Homework Questions

    Question 1.3.1

    Each person takes up 14 cubic feet of volume, so the mile-long box will contain up to \(\frac{5280^3}{14}\approx10.5\) billion people. There is plenty of space.

    Question 1.3.2

    Simplifying assumptions will vary. Most commonly students choose to have this person working 40 hours per week for 52 weeks or 24/7/265. If the billionaire is working 24/7/365, then they are making \(\frac{1,000,000,000,000}{365\cdot24\cdot60\cdot60}=\$31,710\) per second.

    Question 1.3.3

    1. It would take \(23,000,000,000,000/10,000,000=2,300,000\) hours. This is equal to \(\frac{2,300,000}{24\cdot365}\approx263\) years. Answers may vary depending on how the students choose to calculate the number of years (leap days, converting to weeks first, etc.) or the units the students choose.
    2. Likely years are the most impactful units of time for an ordinary person. Or even decades or centuries.
    3. The national debt is about $23 trillion, and we used that exact number. Also, the legislator is claiming that the cost savings is $10 million per hour, but that is almost certainly an estimate that contains assumptions within it.
    4. This is not really a great plan. A lot of things will change in 263 years, and new costs will almost certainly be incurred in the meantime. Most politicians are looking to have an impact within 2-4 years.

    Question 1.3.4

    Answers will vary. Ideally, students are discussing numerical tasks or problems, they are discussing instances of estimation rather than simple guessing (meaning there is some kind of calculation or measurement happening). 

    Question 1.3.5

    Anything that reasonably fits the description of a quantity that is deliberately simplified in order to ease computation should count as a valid response. Most commonly students will list an assumption which is not numerical or does not ease computation. For example, "I had to do a group project and I assumed that my teammates would contribute equally and they did so we got a high grade."

    Question 1.3.1

    Show that you could put the entire world population of humans into a cube that measures 1 mile x 1 mile x 1 mile. You can make the simplifying assumption that all people can fit into a box that is 7' tall, 2' wide and 1' deep.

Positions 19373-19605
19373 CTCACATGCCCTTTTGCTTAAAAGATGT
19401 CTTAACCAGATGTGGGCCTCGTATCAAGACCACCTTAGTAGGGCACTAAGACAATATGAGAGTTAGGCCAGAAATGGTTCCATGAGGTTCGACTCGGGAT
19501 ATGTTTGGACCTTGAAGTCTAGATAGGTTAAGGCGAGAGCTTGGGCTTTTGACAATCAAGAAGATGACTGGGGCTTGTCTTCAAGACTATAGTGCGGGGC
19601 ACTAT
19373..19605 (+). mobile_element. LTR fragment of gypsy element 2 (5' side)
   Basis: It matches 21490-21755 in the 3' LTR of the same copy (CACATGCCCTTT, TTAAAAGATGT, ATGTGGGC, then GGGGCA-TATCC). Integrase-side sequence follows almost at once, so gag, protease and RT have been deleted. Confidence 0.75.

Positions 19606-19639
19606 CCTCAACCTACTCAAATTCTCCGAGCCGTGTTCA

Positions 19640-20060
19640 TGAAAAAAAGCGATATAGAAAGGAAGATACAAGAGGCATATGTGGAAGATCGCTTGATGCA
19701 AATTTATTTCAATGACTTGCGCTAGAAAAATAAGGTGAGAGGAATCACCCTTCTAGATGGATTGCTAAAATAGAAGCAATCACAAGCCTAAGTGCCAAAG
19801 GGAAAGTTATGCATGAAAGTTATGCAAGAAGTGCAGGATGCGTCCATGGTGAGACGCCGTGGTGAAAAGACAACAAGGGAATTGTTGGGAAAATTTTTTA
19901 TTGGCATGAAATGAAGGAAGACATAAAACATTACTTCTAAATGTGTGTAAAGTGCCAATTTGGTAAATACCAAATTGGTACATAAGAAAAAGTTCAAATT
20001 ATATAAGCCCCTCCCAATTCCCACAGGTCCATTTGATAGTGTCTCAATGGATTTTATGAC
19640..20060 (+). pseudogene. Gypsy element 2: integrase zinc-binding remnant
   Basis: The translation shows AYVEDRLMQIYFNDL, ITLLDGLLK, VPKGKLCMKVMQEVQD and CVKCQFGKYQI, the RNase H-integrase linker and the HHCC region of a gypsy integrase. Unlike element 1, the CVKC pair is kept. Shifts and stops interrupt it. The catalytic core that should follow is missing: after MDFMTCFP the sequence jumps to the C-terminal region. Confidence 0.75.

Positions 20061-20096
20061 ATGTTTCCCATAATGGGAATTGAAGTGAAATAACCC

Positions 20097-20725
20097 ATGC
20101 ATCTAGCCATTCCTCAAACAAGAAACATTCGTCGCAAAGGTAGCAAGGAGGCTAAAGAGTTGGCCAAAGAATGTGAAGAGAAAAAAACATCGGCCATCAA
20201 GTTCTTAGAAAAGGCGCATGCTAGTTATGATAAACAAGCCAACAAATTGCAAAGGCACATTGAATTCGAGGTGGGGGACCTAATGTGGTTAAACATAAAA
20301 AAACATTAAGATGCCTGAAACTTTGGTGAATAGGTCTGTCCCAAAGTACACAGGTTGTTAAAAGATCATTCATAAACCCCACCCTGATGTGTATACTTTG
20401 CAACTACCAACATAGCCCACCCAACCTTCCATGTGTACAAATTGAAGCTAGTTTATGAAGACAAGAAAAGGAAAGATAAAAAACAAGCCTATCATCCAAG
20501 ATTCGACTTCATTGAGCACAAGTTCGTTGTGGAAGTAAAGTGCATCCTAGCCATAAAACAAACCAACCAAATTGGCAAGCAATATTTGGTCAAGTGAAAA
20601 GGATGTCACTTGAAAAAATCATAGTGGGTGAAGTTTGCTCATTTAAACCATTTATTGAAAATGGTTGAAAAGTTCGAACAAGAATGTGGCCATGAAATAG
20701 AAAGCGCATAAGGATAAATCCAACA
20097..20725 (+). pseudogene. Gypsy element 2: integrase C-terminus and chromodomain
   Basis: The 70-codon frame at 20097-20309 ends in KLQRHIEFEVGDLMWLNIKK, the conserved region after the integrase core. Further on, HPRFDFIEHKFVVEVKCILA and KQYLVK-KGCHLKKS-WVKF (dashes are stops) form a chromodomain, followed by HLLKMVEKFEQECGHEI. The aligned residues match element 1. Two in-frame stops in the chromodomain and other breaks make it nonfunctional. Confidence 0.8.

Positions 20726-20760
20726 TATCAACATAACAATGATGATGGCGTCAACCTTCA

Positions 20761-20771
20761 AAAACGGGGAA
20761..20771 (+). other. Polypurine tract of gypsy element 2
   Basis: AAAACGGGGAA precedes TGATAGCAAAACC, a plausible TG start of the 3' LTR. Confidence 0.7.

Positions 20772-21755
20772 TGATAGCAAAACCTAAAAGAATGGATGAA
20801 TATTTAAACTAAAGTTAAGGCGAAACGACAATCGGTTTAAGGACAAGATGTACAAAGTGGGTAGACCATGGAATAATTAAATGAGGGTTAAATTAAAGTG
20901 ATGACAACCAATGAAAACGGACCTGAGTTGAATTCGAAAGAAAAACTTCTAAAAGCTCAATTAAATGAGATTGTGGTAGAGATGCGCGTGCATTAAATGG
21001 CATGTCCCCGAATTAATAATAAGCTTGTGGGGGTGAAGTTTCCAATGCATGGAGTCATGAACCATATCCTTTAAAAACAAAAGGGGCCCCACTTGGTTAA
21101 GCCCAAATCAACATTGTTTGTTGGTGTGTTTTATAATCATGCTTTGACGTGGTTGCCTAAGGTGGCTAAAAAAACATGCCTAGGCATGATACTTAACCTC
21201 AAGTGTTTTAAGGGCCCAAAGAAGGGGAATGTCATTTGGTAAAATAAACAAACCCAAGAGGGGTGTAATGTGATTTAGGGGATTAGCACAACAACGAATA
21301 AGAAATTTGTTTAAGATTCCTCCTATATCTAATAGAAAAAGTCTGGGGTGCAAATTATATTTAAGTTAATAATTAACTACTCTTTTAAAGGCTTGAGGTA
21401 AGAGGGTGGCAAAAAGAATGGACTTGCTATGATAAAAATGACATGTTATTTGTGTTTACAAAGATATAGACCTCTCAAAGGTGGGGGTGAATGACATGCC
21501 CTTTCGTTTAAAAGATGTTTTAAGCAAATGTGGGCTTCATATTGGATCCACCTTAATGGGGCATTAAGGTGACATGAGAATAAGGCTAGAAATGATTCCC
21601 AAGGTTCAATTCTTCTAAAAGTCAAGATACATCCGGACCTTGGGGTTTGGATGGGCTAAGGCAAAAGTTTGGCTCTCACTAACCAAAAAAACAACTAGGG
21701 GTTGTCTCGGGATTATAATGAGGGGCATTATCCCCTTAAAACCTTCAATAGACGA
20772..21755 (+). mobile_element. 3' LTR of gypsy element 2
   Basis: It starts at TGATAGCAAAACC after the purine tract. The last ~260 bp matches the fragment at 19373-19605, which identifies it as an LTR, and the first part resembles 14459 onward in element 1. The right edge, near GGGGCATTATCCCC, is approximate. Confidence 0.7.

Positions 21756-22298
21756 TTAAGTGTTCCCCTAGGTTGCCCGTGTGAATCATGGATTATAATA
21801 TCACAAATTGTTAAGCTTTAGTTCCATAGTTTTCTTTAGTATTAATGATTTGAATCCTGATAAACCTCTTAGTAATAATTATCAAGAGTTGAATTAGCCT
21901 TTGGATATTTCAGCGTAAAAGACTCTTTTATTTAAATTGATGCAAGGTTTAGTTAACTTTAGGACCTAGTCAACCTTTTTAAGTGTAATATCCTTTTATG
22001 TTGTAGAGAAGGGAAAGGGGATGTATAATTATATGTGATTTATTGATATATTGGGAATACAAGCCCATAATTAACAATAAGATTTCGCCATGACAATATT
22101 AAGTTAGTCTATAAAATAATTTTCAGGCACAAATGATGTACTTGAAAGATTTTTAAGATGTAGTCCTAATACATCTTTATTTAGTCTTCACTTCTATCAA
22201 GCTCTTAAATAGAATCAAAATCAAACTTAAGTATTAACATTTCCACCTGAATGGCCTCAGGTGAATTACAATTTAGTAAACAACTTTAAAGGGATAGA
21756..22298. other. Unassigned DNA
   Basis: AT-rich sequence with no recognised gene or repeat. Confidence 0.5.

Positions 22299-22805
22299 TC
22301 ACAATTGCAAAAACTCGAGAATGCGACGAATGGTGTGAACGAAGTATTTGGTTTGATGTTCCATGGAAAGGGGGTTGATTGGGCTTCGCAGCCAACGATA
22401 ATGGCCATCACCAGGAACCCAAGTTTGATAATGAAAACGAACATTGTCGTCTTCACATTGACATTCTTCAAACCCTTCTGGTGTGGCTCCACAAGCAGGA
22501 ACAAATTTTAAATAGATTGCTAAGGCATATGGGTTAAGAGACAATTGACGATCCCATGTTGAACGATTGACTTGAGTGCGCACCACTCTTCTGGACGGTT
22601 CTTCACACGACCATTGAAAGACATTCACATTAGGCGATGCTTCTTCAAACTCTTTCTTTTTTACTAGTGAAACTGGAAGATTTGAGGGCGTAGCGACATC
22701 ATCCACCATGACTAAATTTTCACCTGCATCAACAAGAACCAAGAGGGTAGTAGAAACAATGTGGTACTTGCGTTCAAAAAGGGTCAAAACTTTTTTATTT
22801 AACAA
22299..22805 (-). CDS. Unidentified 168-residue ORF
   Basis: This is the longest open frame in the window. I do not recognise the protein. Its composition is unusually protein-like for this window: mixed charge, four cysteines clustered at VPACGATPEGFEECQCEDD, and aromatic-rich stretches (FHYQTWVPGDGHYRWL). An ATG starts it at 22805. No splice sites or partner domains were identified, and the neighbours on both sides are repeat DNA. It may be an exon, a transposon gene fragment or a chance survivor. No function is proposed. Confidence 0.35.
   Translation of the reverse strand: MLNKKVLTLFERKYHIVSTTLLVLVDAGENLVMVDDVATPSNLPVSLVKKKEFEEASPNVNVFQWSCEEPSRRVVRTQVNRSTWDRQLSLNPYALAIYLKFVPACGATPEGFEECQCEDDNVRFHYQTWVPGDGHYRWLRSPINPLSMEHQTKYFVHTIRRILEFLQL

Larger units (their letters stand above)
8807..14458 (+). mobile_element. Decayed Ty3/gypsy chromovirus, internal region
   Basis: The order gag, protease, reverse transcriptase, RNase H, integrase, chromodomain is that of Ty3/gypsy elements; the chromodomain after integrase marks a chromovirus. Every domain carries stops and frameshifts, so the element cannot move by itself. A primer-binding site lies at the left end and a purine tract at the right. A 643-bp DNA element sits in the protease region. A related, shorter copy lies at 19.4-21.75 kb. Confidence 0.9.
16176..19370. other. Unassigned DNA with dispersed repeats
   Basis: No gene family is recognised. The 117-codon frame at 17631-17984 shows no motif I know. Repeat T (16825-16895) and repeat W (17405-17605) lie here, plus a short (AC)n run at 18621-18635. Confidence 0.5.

Question 1.3.2

    There are approximately 2,100 billionaires in the world, and some experts estimate that there may be a trillionaire within our lifetimes. Let's suppose there is a person who makes $1 trillion over the next 30 years. If we pretended this person had an hourly job that paid this, how much money per second would this person be making? List your simplifying assumptions along with your calculations.

    Question 1.3.3

    The United States national debt is now about $23 trillion. Suppose a legislator presented a bill to pay down the current national debt, claiming that this cost-saving measure would reduce the debt by $10 million per hour.

    1. How long would it take to pay off the national debt (ignore new debt that we incur while we are paying this old debt)?
    2. What units did you choose for your answer in part 1? What units do you think would be the most impactful if you were, say, a journalist?
    3. What simplifying assumptions were made in the problem?
    4. In your opinion, is this plan a good plan? Why or why not?

    Question 1.3.4

    Think of two separate times in your life that you have had to estimate something. Describe the quantity you needed to estimate and write a couple sentences about how accurate you needed the estimate to be.

    Question 1.3.5

    Choose one of those estimates and describe at least one simplifying assumption that you made. If you can't think of a simplifying assumption that you actually made, you can describe a simplifying assumption that you could have made.